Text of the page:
Jason Clarke: “But Jonathan doesn’t moan about it, that’s what he had to bring. He had to bring it. I think there was a number actors that were scared and didn’t want the role because of it – they’d said: ‘I don’t feel like doing that now.’ And there’s nothing wrong with that, but I think that the film has shown that it was more than worthwhile to do, and that the reasons for doing it are good.”
Can you describe what it was like working with Jonathan Banks?
JM: “Jonathan is so dope. I’ll never forget when I read the script: that was one of the only things that turned my stomach, like ‘who’s gonna play Pappy?’ Then when I met Jonathan, he was just the sweetest guy. He takes the craft so seriously, but at the same time it breaks him to have to do things like that. The day that he has to drop the N-bomb on me right to my face as I’m trying to walk out of that door – oh, so tough for him. He was like: ‘I’ve got a few of these in me and then… I can’t keep doing this.'”
GH: “At the end of that that scene, I walked into the hotel and he was just sitting there, and nobody was in the hotel bar. He’s sitting there by himself, and I just walked up, and he goes: ‘You guys just did something that you’re gonna be proud of for the rest of your life.'”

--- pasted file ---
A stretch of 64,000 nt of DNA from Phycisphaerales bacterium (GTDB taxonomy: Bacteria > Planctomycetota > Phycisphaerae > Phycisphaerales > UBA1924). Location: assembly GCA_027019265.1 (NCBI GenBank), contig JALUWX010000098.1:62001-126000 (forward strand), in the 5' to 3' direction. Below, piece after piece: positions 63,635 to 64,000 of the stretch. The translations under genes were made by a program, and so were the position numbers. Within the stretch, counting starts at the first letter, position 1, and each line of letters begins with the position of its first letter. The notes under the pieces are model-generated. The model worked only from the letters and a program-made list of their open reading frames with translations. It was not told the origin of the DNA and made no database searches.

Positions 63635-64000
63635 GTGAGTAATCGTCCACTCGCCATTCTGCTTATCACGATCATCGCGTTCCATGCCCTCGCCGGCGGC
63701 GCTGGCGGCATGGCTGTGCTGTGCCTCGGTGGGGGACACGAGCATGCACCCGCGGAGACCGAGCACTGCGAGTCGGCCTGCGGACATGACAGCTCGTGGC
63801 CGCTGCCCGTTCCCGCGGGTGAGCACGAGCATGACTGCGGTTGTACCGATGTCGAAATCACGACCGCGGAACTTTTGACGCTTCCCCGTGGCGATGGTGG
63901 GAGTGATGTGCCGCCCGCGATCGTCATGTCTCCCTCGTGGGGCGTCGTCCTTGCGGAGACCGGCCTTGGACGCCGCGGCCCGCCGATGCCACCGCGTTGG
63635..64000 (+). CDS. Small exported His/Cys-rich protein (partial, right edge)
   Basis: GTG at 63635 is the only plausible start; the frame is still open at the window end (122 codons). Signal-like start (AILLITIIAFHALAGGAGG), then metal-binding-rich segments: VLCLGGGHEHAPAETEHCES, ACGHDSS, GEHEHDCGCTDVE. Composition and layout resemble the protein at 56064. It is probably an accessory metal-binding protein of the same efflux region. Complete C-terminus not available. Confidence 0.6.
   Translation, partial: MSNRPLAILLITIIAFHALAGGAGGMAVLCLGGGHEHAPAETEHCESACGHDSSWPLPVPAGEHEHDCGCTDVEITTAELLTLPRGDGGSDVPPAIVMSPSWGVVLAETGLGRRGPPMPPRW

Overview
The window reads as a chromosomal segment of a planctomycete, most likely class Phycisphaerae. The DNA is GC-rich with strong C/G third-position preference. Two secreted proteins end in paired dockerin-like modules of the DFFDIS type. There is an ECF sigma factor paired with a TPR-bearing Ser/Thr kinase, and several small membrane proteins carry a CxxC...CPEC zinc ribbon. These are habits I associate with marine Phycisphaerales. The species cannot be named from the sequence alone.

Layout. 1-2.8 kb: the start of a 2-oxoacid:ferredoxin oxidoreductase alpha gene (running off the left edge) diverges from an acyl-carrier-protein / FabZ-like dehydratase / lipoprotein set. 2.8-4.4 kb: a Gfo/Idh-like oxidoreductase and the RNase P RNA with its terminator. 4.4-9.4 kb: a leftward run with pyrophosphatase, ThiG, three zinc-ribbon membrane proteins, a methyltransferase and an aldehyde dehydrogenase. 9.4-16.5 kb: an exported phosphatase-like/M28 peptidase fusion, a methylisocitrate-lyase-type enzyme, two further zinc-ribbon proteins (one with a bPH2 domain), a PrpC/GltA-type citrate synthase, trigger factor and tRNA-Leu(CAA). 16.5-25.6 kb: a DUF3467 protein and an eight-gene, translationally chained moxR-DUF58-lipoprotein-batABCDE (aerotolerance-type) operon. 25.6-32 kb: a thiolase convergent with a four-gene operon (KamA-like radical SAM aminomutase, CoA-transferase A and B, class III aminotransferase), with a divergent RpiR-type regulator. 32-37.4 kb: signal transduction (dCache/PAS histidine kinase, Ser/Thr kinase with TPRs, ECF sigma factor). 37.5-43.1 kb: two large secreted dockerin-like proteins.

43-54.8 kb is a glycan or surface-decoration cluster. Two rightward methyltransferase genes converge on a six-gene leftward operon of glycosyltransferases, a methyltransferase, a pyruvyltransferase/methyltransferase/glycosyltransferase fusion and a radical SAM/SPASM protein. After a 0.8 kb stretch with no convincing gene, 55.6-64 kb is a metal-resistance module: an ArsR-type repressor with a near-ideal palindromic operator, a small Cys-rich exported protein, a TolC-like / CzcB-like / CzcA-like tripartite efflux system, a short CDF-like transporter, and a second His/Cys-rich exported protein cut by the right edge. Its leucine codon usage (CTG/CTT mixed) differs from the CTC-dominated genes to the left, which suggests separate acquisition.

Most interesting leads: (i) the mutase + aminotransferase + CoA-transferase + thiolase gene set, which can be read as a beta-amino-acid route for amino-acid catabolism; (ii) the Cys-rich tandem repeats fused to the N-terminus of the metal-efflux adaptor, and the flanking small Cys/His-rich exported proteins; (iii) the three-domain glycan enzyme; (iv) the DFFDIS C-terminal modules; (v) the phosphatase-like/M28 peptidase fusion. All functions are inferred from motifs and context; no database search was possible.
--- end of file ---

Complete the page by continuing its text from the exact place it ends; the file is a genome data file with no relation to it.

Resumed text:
What was it like incorporating that racism – to be that person?
JC: “Dee and Jason and Rob and Mary J and everyone else on set were really great about really encouraging it and opening it up. We were there to tell a story we believe in, and that’s the reason I wanted to play Henry and wanted to be part of what this story is. It’s a big, well-rounded ensemble, whereas a lot of times the scene is sort of chiseled down where, let’s say, the McAllans get smaller and smaller with the oppression and that’s that.
“What Dee has done is kept the size and the scope, so that it still tells all these individual stories, but you still get the overall picture. I think that gives a better education and empathy for what really is the heart of it for her as a filmmaker.”
At this year’s Sundance, for the first time one third of the films there were directed by women. Is that increase noticeable in the industry as a whole?
CM: “That’s a great statistic. That’s impressive. In the UK only 4.5% of films made this year were made by women. So – that’s great, but we’ve also got a huge disparity with a long, long way to go. And it’s just about films like this being recognised, and the fact that it was directed by a woman, and it’s a brilliant film. If this film was directed by a man he’d be offered the next Star Wars film, because it is such a good film and if that happens to a man in this industry they immediately jump to the top of the pile and get offered everything under the sun.”
JC: “Absolutely. If you manage to direct a big epic movie and bring it in on time and on budget and get the right amount of scope and the characters, then absolutely you jump to the top.”
CM: “But the question is whether or not that will happen because Dee is a woman — and it should by every other standard. By merit she should probably win best director [at the Academy Awards] in February. But I don’t know if we’re there yet. We should be, but we might not be.”
Mudbound is on Netflix and in cinemas with Curzon now